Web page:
Why buy ricotta cheese when you can make your own in less than 30 minutes? This Homemade Ricotta Cheese will become a new staple in your home.
Homemade Ricotta Cheese Recipe
This light and fluffy cheese is a great replacement for yogurt or cream cheese. It’s fresh and still has a lot of moisture making it extra creamy. It’s not a hard, aged cheese that needs to be set aside. Oh no, this cheese is made to be used up within a few days of making it.
What is Ricotta Cheese?
Ricotta Cheese isn’t really a cheese, but a latticino—which means a dairy by-product. It’s a soft, spreadable cheese that is made after the actual cheese-making process. It’s made from the leftover cheese curds that weren’t used to make the actual intended cheese recipe. Cheesemakers will repurpose the leftover curds and whey by heating them, adding in an acidic component, then straining off whatever doesn’t coagulate.
What’s the difference between Ricotta and Cottage Cheese?
Ricotta cheese and cottage cheese might look similar, but they are very different. First, ricotta cheese is made from the leftover whey from cheesemaking and cottage cheese is made with strictly the curd separated from the whey. Cottage cheese is lumpier and contains more liquid. With some dishes, you can substitute cottage cheese for ricotta to reduce the fat content.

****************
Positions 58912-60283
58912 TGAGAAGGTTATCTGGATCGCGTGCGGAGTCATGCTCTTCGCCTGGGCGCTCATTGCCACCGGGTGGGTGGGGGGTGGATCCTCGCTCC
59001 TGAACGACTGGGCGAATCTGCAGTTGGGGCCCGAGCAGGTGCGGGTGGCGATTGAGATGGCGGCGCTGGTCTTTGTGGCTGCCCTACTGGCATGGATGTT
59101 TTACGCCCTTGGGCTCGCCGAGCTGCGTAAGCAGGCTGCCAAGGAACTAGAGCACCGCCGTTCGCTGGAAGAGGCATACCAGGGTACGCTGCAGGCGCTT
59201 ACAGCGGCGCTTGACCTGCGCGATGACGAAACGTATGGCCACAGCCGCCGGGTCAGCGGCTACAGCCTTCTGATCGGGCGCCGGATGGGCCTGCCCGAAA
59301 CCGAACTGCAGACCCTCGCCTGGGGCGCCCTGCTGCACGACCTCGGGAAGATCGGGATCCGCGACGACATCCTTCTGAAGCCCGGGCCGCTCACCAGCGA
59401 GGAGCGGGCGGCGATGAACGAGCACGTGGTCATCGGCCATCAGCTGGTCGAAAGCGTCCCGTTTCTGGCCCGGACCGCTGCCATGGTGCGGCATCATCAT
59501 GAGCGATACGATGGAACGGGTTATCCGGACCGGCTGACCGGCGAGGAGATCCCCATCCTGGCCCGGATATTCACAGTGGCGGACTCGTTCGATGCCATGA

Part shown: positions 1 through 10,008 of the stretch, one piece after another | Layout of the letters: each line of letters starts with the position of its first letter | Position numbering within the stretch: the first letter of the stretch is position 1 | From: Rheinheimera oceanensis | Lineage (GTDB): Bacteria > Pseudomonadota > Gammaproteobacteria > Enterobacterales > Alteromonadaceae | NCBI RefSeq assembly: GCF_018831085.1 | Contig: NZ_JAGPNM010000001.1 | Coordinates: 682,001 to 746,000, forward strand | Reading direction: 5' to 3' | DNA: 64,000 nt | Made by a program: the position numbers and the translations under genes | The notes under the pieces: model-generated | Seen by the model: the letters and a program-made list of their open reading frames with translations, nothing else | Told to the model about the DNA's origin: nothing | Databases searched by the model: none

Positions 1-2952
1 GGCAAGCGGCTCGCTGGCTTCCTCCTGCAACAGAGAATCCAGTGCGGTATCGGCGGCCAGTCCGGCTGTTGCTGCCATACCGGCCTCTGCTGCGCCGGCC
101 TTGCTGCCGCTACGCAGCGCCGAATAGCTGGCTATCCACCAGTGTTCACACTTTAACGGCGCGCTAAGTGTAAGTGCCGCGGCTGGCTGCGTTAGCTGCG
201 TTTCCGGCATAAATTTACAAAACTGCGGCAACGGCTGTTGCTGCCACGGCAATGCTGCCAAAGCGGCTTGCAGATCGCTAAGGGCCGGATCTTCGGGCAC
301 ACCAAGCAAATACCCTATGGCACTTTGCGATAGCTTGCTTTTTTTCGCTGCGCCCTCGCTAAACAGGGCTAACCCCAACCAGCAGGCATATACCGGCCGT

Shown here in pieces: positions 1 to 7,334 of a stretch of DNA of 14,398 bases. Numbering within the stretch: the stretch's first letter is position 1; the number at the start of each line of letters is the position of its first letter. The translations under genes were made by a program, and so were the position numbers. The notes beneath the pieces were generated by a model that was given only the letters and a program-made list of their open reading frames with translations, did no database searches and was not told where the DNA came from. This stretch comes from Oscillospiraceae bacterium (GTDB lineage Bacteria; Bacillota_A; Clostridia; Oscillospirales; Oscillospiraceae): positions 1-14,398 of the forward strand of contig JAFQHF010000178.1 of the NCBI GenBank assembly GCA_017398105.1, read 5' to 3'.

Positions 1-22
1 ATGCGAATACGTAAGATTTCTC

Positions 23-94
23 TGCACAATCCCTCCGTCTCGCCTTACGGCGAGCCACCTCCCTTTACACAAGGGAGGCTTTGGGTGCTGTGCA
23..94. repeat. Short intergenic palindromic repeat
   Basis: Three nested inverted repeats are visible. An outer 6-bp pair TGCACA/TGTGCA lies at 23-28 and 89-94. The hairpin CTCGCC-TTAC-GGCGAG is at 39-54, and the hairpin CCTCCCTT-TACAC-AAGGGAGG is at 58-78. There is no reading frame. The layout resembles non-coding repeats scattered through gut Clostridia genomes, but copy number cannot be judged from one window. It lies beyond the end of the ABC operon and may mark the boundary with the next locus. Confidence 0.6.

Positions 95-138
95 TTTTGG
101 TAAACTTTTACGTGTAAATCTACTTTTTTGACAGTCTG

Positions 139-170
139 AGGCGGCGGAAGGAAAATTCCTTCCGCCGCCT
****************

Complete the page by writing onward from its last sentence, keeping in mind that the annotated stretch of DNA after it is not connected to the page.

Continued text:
What does Ricotta taste like?
It’s got a mild, slightly nutty flavor. It’s not overpowering and is used in a lot of Italian dishes such as lasagna, or used in a cheesecake. Add it to a toasted baguette with some black pepper and drizzle of honey. YUM!
Recipes that use Ricotta Cheese
- Lemon Ricotta Cookies
- One Pan Tomato Ricotta Pasta Bake
- Ricotta and Scallion Scones
- Lemon Ricotta Pound Cake
- Ricotta Cheese and Egg Bites
- Baked Ricotta Dip
- Ricotta Mousse with Raspberries
- 1 1/4 tablespoons lemon juice
- 1 tablespoon distilled white vinegar
- 4 cups pasteurized whole milk
- 1/2 teaspoon salt
- Pour your lemon juice and vinegar into a small bowl and set aside.
- Pour your milk and salt into a medium sized pot over medium high heat and bring to a bubble. The milk should bubble around 185 deg F.
- Remove from heat and pour in the lemon and vinegar. Stir to get the juice mixed and let it sit for 5 minutes. Stir again and see if the whey has turned watery and is no longer milky. If it’s still milky, add a tablespoon of vinegar, stir, and let sit.
- Line a colander with two sheets of cheesecloth. Slowly pour the curds and whey into the colander. You can let the cheese drip to drain or you squeeze out as much of the whey as you’d like. I squeezed out a lot resulting in a dryer cheese.
This was just enough cheese to make my pancakes with. Double or triple the recipe depending on how much cheese you need.
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